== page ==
So, if you’re like me, sometimes (often?) wound up tightly, pushing yourself through those moments of anxiety or frustration in the sake of thinking you can handle it – or worse, for the sake of productivity – then give yourself a break. Take that minute, or 5, or 10 that you need. Do whatever you need to do to find the time, sooner rather than later, to let yourself unwind. Drink your coffee while it’s still hot. Sit down to chat or snuggle with your child before you get started on the dishes. Sneak that candy bar in the bathroom! There’s no shame in the game of saving your own sanity. You do something for you, mama, and don’t feel bad about it.

My little people aren’t to blame. 

This post originally appeared on Everyday Exiles.

I’ve written again and again about losing my patience. Again and again, people comment… “Me too,” they say. “I know what you mean.” and “It gets easier.” are other common responses. I get texts, private messages, and comments right on my blog or my Facebook page telling me what I already know is true: “Every parent loses their patience sometimes. Kids can be totally frustrating. You aren’t to blame.”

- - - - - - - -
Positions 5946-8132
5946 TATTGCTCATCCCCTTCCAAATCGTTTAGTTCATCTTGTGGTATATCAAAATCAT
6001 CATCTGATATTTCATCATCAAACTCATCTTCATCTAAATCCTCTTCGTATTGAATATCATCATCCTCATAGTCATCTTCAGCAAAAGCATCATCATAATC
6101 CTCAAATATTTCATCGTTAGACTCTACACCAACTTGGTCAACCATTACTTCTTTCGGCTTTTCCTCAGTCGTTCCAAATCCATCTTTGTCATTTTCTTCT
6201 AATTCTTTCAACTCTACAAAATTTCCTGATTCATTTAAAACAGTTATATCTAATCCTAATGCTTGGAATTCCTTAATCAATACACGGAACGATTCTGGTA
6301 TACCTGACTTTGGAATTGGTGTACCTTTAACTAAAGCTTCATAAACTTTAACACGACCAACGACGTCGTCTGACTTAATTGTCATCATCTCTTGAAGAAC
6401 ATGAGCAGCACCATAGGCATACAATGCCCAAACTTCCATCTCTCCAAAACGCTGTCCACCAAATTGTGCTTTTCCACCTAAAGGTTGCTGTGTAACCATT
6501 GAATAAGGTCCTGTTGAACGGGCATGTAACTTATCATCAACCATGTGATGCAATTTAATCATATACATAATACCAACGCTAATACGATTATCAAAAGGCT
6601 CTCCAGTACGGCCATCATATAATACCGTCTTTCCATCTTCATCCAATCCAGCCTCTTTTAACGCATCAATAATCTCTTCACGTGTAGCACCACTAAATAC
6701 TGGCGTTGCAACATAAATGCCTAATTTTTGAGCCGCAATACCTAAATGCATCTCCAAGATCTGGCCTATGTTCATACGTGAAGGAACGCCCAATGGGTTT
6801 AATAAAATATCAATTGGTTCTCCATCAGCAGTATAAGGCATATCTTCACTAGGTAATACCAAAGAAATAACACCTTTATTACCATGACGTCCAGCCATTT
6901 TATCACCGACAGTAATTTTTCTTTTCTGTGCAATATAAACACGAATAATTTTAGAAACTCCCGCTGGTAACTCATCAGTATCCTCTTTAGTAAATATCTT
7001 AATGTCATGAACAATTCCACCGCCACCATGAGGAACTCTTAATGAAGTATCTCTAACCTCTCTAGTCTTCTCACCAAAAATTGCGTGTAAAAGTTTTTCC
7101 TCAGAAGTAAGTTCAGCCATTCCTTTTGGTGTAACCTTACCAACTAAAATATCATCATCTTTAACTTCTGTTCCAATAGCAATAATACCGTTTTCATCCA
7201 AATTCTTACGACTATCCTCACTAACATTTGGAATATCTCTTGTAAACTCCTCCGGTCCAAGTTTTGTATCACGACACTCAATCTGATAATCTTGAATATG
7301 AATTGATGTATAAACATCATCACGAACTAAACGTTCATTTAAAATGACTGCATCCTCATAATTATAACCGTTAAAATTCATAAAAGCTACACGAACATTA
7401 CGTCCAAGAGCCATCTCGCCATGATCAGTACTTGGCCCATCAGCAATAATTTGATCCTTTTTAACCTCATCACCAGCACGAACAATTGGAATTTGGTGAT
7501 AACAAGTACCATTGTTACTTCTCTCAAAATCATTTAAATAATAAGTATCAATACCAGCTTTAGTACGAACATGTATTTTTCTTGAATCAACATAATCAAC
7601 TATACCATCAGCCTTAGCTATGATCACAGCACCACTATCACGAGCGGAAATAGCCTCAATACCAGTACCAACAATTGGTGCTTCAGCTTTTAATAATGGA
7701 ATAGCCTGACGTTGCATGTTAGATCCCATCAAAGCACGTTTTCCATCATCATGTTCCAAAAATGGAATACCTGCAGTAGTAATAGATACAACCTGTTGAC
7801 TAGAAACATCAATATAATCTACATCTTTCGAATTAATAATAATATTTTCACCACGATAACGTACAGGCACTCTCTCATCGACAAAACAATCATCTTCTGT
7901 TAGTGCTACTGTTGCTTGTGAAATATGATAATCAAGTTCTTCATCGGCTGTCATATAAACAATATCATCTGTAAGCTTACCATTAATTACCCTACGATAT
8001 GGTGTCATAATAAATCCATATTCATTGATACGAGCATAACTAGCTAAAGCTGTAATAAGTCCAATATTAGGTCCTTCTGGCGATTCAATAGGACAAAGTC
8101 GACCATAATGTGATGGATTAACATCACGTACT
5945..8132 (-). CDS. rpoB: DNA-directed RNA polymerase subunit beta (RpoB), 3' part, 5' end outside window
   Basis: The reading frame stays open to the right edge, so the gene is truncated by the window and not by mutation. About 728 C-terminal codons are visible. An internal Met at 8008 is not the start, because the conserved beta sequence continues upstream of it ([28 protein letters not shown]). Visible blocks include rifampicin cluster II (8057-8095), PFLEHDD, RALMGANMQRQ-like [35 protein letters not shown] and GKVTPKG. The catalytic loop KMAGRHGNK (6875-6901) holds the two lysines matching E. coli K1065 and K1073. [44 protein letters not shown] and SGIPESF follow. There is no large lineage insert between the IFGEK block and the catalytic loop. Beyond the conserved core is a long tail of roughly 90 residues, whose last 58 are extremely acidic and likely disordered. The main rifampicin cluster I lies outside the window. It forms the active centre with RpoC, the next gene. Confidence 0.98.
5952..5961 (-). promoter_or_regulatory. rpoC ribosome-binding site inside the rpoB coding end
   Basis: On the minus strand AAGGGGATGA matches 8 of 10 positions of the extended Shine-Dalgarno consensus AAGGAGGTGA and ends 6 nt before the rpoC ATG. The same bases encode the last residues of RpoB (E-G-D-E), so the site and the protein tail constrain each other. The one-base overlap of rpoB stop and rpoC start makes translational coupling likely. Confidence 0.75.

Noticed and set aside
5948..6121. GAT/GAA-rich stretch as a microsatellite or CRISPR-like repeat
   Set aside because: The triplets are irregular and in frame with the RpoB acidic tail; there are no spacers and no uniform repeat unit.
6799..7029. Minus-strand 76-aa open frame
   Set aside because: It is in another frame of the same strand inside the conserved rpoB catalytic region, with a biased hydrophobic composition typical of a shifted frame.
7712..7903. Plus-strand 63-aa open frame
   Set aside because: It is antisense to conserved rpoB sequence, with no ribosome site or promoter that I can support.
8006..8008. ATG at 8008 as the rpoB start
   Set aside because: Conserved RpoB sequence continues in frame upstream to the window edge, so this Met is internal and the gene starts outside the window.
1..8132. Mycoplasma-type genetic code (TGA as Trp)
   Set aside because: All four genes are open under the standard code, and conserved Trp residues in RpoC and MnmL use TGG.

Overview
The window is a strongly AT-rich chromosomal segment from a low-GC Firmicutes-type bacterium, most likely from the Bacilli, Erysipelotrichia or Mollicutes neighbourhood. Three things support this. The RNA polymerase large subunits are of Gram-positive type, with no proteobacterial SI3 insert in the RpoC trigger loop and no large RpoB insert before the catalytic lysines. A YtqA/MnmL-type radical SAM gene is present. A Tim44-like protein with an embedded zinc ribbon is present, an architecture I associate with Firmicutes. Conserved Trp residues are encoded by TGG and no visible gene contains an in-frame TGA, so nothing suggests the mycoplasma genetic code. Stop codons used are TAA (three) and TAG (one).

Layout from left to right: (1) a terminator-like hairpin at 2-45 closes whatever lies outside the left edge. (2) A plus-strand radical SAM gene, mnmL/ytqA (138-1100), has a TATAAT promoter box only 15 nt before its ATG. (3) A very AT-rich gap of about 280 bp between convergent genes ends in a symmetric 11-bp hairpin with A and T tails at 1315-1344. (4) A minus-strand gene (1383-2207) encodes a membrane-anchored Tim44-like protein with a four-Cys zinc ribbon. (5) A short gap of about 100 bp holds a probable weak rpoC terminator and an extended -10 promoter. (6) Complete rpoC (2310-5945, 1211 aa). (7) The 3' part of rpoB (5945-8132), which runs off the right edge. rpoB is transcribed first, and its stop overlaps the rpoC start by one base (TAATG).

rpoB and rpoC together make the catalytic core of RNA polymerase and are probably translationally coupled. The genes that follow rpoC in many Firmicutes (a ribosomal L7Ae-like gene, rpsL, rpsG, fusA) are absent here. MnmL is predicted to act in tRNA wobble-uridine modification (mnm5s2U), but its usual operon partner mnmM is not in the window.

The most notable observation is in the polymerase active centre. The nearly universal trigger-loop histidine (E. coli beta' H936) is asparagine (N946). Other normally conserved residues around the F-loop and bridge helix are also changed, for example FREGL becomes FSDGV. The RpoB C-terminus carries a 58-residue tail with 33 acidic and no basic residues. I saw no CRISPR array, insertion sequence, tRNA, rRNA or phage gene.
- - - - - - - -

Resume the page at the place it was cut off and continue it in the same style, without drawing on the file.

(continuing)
Well, my little people aren’t to blame, either.

What is our culture’s obsession with blame? We need someone to be in the wrong in every unfavorable situation. Our president or the government is to blame. My boss is to blame. Our spouses, our parents, our kids. Well, what about the recent hurricanes? Who is to blame for that? No one. We’d love to pin down who caused all the destruction, who could be held responsible for the damage done, the property lost, or the money that will be spent on rebuilding instead of vacations and Christmas presents.